Union General Egbert B. Brown

Brigadier General Egbert Benson Brown, military leader in Missouri during the Civil war, was born in Brownville, New York, October 24, 1816. He later moved with his family to Tecumseh, Michigan. In his youth Brown went to Toledo, Ohio, where he was elected mayor when he was 33 years old. Later he went to the West coast, entered service on a whaling ship, and spent 4 years on the Pacific Ocean.

By the beginning of the Civil war, Brown had become superintendent of a railroad and was living in St. Louis. A Unionist, he raised a regiment of infantry in St. Louis. November 29, 1862, Brown was made a brigadier general of the Missouri volunteers, having earlier received command of the southwest division with headquarters at Springfield. Brown had the responsibility of defending Springfield and the southwestern border of the State. Two of the most threatening raids that he repulsed …

Union Artillery

During the Civil War, the effective use of artillery was often one the factors that determined victory in battle. The following after action report by Col. Edward Lynde of the Ninth Kansas Volunteer Cavalry gives credit where credit was due to the Yankee Artillery that was instrumental in the Union victory in the Battle of Newtonia, Mo., on Sept. 29, 1862. This report is found on Pages 291-293 in Series I, Vol. 13 of the Official Records of the War of the Rebellion.

“Sarcoxie, Mo., Oct. 1, 1862.

General: In compliance with your verbal orders, I left camp at this place on the morning of the 29th of September 1862, accompanied by Majs. Bancroft and Pomeroy and four companies of this regiment, viz: Co. D, Capt. Coleman; Co. E, Capt. Flesher; Co. F commanded by Lt. Spencer; Co. H, Capt. Killen and two howitzers (small cannon) under the command of

Sherman family burial plots in Calvary Cemetery in St. Louis

Sunshine pierced low, billowing clouds as people jammed the rain-washed 12th Street Bridge and Union Depot platforms. A special train eased onto Track 1 at 8:48 a.m. with an officer’s sabre slung from the locomotive headlamp.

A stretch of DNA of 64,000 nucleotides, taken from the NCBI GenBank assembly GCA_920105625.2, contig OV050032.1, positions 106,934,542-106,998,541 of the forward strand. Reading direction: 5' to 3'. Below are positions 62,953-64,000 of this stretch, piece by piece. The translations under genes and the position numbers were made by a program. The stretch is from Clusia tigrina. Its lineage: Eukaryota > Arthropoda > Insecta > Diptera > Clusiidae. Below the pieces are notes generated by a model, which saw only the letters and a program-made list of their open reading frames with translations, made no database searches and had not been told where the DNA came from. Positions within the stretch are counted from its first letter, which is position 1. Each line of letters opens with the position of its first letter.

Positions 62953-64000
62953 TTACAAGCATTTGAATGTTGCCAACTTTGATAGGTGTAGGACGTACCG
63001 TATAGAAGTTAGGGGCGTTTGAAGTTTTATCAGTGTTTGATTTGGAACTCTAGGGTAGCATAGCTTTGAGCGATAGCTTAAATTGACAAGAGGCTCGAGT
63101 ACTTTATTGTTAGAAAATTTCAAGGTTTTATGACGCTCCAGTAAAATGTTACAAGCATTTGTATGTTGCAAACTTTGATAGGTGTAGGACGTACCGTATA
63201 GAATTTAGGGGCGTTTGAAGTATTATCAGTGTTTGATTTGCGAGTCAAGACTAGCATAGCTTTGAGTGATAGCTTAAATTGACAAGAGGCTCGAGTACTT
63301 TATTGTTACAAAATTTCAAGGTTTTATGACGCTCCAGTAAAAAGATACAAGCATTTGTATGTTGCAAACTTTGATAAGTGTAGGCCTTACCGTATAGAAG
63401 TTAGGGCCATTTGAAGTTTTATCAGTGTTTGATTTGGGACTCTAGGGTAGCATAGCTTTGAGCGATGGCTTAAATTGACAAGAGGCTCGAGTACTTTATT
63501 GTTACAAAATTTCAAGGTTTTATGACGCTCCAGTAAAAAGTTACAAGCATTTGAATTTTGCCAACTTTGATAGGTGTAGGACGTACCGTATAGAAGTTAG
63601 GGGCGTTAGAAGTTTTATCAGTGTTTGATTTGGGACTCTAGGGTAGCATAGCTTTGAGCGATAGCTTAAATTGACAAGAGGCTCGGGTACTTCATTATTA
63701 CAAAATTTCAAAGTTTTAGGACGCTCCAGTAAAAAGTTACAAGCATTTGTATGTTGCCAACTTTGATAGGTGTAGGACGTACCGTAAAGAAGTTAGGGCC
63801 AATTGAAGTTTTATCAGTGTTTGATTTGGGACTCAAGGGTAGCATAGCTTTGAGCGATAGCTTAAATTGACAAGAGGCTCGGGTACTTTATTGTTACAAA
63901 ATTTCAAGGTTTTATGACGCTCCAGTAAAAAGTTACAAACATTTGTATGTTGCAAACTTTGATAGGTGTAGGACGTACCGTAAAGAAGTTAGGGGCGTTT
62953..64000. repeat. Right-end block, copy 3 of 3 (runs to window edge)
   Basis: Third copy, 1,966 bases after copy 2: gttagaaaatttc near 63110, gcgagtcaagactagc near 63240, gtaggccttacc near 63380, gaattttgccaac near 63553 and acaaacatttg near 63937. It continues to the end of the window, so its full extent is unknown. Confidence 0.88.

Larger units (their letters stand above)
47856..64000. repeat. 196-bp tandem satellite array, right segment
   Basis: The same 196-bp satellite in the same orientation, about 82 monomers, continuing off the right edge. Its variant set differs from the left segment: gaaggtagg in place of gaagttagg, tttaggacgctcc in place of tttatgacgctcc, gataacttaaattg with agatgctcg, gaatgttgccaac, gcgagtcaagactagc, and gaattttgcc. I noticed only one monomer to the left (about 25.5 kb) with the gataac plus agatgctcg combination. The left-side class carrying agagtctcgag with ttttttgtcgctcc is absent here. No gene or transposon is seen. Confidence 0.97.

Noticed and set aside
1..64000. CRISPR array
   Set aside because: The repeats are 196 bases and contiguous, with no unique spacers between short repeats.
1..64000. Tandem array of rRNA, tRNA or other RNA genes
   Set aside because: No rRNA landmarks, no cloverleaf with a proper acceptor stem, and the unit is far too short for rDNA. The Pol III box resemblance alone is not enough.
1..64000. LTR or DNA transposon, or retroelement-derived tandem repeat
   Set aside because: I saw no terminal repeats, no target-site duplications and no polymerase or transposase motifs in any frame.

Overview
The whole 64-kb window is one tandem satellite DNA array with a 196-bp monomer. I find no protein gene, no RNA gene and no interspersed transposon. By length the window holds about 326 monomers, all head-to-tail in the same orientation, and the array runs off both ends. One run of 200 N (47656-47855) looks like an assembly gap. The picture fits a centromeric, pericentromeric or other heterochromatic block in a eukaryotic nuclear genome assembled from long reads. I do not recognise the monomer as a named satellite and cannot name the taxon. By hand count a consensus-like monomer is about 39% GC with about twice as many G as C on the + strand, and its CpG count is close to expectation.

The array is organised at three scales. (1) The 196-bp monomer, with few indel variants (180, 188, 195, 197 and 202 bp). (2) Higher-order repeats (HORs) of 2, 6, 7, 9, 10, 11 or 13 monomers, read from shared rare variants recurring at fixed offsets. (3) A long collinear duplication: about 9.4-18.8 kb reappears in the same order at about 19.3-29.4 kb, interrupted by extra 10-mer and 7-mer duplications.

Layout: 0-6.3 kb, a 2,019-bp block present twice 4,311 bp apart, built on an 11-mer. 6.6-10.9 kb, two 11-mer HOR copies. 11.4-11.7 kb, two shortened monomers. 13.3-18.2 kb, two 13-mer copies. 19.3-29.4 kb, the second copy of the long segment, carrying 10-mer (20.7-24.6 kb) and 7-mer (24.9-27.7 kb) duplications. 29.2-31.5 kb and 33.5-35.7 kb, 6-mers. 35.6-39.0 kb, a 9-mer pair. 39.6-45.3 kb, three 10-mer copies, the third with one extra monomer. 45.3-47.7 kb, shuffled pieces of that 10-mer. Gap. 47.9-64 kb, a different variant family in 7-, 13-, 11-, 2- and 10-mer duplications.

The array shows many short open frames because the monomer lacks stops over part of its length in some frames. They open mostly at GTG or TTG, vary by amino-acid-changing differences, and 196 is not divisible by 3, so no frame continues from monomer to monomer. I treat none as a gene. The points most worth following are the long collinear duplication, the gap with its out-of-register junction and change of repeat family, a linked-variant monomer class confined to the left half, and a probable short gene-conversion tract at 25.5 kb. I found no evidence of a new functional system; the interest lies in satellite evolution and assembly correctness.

A volley by the St. Louis Light Artillery shattered the respectful silence.

Thus began the funeral procession of Gen. William Tecumseh Sherman, Civil War hero and occasional St. Louisan. For four hours on Feb. 21, 1891, a procession of 12,000 soldiers, veterans and notables marched past mourners on a winding, seven-mile path from downtown to Calvary Cemetery.

Young Capt. Sherman and his bride, Ellen, first moved here in 1850, living near Chouteau Avenue and 12th Street (now Tucker Boulevard). They returned briefly in 1861 when he took a job with a streetcar company. Two weeks later, Fort Sumter was bombarded.

Back in blue Union uniform, he soon became Gen. U.S. Grant’s most trusted fellow …

Searching for a rebel camp in Missouri was usually a violent affair.

In the area of south-central Missouri in Phelps, Pulaski and Texas counties, there were so many engagements between bushwackers and Union troops that it was impossible to capture every single event. However, engagements such as the following show that the activity in this area during the war was not only frequent, but intense.

This report is by Lieutenant Colonel Joseph A. Eppstein to his commander, Colonel Albert Sigel of the Thirteenth Missouri Cavalry. The adversary and leader of the rebels in the area was CSA Colonel William O. Coleman.

Another interesting detail of this report is the closeness of the engagement. That is, the simple fact that Eppstein decided to charge bayonets rather than waste ammunition. This personal fighting was fairly typical in this area of Missouri as the militia indeed had to conserve ammunition. It once again shows the brutality of the the events in Missouri during the war.…

Civil War Sharpshooter

During the Civil War and all conflicts before and after this war, almost all shots or a shot to the head were fatal. They were normally inflicted by a “sharpshooter” or, in the modern military, by a “sniper.”

This was usually accomplished at a great distance. Often when the chaos of rough and tumble “hand-to-hand” combat occurred, any type of wound inflicted on an enemy would suffice, and this could include a fatal head shot.

Such was the case and unfortunate demise of a local Vernon County, Mo., confederate guerrilla or, if you prefer “bushwhacker,” by the name of “Brice Mayfield.”

The “Mayfield” sisters of Brice and his brother were all southern partisans and were thorns in the sides of many Yankees from Missouri and Kansas early in the Civil War.

Brice Mayfield and his brother John were killed on Dec. 26, 1862, near Neosho in Newton County, Mo. Wagon …